(Last Updated on : 04/03/2010)
Pusta is an important aspect of aharyabhinaya in Indian theatre. Pusta refers to an object which is prepared after binding different things together. According to the Natyashastra
, there are three forms of Pusta. These are sandhima (joined), vyajima (indicating) and vestita (wrapped).
Different articles are joined together with the help of bamboos covered with mat, skin or cloth to make a sandhima. Rocks, carriages, chariots, aerial cars, horses and elephants are thus represented on the stage. When objects are made to work by mechanical resources the term vyajima is used. Abhinavagupta states that things on the stage were made to move by pulling a thread from behind the curtain. For instance, if a movement of an aerial car or a chariot is to be portrayed, it would be done by preparing frames of objects with pieces of bamboo and then by covering them with painted cloth, palm products, mats, bees wax, lac and sheets of mica and be pulled from behind the curtain. Certain other things used on the stage were arranged by covering cloth only (vestita) or by movements only. The earthen toy cart in Mricchakatika and the moving chariot in Abhijnanasakuntalam
are instances of the vyajima Pusta. Puppets could be made to move about or dance by mechanical arrangements. A puppet impersonating Sita is actually introduced in the Balaramayana.
The seats for characters on the stage are essential for the representation of different beings in a play. Gods, kings and chief queens used to sit on thrones (lion-seat). Seats of cane were allocated to ministers, priests and their wives. The commanders of the army, crown princes and the wives of the king other than the chief queen occupied seats called mundasana i.e. a chair without arms. Wooden seats were meant for Brahmanas. Princes used woolen seats or carpets. Seats of wood or skin were assigned to women of the household. The seats for ascetics were according to the rules of the orders they belonged to. Those observing vows were given cane sit and the rest were made to seat on the ground.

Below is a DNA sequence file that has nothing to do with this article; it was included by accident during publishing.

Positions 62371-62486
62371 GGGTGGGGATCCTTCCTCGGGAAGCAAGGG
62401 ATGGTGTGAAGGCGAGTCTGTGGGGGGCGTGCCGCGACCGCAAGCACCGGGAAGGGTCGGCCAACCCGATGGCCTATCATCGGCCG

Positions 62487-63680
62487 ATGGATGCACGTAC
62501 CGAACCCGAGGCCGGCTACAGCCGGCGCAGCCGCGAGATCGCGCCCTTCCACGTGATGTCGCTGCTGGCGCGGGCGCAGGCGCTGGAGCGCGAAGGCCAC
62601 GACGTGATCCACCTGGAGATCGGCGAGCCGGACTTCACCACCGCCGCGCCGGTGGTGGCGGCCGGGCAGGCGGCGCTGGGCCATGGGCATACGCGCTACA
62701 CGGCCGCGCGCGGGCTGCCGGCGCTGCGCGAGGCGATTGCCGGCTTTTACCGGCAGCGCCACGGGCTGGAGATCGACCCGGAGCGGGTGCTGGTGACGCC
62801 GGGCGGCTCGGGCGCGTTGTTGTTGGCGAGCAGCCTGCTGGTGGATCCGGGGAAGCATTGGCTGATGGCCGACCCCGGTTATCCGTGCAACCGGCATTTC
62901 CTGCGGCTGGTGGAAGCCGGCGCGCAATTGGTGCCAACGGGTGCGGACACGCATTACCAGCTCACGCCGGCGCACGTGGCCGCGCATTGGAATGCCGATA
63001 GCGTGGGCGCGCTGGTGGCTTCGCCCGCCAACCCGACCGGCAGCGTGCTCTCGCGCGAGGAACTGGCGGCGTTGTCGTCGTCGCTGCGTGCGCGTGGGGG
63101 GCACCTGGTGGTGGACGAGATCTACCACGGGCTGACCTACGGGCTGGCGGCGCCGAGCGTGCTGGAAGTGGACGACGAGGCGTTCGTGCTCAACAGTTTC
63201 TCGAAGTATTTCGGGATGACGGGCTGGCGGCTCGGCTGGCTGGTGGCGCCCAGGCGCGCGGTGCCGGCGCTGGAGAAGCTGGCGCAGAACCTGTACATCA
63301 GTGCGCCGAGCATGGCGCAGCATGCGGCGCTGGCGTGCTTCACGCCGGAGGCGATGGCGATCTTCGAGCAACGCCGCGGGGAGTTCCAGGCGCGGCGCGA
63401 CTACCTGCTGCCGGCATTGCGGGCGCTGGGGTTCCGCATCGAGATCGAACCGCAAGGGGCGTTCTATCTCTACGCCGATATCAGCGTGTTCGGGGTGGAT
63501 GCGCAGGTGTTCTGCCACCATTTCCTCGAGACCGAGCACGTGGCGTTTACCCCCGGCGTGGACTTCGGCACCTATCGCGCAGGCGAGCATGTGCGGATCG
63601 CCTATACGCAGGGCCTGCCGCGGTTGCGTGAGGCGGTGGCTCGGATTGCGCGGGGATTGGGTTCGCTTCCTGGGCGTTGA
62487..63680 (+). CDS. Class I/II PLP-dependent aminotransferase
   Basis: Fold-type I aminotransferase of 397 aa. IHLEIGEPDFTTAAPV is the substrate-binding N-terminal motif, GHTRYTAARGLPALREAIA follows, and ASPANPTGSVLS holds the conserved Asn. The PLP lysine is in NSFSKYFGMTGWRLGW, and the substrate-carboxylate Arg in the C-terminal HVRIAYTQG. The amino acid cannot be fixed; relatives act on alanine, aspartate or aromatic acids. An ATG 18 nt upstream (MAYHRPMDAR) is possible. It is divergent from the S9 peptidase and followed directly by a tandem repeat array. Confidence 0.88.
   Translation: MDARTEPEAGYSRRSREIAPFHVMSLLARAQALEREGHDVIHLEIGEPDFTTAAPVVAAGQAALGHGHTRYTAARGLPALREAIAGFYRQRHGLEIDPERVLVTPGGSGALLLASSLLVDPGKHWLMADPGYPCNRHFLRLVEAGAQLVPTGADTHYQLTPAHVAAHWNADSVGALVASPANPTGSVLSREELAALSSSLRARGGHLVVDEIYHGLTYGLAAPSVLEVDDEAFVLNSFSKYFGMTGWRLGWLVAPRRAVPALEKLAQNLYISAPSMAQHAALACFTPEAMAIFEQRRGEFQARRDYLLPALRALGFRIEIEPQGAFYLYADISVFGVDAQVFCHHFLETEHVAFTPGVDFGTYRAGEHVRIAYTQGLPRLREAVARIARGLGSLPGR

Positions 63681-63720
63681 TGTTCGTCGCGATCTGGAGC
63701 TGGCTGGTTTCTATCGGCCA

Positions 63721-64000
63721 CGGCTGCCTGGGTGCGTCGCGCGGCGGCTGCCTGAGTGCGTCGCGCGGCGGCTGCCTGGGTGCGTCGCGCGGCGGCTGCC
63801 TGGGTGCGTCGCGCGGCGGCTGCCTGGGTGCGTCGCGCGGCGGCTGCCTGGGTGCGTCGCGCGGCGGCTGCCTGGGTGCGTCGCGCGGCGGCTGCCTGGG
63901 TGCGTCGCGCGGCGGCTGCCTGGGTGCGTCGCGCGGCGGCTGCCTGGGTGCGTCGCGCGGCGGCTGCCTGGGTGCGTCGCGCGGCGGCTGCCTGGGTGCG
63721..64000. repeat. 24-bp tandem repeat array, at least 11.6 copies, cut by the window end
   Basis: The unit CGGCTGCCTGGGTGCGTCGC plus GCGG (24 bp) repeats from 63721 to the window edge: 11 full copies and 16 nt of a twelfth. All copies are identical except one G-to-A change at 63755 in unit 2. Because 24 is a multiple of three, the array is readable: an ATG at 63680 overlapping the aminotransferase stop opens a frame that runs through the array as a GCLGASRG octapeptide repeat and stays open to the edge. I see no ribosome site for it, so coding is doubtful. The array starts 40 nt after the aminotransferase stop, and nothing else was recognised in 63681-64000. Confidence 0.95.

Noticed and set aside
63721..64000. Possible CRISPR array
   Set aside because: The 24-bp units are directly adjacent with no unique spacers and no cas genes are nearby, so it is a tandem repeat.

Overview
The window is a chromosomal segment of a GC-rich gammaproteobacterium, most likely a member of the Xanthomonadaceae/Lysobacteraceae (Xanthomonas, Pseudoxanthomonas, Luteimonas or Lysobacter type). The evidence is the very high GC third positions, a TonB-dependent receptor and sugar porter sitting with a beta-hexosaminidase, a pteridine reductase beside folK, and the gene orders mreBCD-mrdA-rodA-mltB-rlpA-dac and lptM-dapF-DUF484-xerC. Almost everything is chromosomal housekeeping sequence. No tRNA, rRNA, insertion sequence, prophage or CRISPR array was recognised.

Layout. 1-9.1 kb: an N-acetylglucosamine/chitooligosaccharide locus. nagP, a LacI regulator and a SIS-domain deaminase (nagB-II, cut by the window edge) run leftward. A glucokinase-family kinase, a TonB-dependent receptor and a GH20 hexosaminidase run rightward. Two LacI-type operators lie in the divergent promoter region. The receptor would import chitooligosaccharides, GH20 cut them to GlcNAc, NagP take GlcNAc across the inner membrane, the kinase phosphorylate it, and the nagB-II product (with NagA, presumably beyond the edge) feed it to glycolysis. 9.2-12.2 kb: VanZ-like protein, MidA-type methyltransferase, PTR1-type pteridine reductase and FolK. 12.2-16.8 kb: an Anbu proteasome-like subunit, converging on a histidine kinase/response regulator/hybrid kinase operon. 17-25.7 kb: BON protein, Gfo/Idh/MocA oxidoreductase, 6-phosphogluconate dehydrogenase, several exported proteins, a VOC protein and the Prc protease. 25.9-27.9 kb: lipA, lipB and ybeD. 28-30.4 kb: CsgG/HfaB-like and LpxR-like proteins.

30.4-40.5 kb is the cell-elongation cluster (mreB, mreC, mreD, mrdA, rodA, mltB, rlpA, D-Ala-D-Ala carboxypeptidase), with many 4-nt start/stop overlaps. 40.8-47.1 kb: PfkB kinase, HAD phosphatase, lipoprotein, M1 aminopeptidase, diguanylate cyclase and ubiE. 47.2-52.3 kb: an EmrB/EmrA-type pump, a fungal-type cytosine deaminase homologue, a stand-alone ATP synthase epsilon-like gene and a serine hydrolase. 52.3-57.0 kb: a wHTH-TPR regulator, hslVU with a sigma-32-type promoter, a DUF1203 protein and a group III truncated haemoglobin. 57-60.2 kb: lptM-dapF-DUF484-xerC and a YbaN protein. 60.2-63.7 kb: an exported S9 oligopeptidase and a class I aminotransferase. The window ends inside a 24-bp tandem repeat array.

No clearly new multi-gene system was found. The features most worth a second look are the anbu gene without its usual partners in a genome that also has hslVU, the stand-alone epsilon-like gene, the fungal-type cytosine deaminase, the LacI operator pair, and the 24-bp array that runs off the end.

Weapons of different kinds were used in the presentation of plays. According to the Natyashastra, weapons and armours should be proportionate to the stature of actors and actresses. Bharata speaks of five varieties of spears: prasa, sula, tomara, kunta and bhindi. Out of these five types of spears, the prasa, sula and the tomara were hurled at the opponent while the kunta and bhindi were not. The Natyashastra prescribes that no missile should be released on the stage and no weapons should strike anyone. Weapons should be used only to make gestures of an attack and should simply touch a spot. The basic conception was to create an illusion rather than to represent real things. A variety of weapons described in Sanskrit dramas can easily be represented by means of bamboos covered with cloth according to the shape and size of the weapons.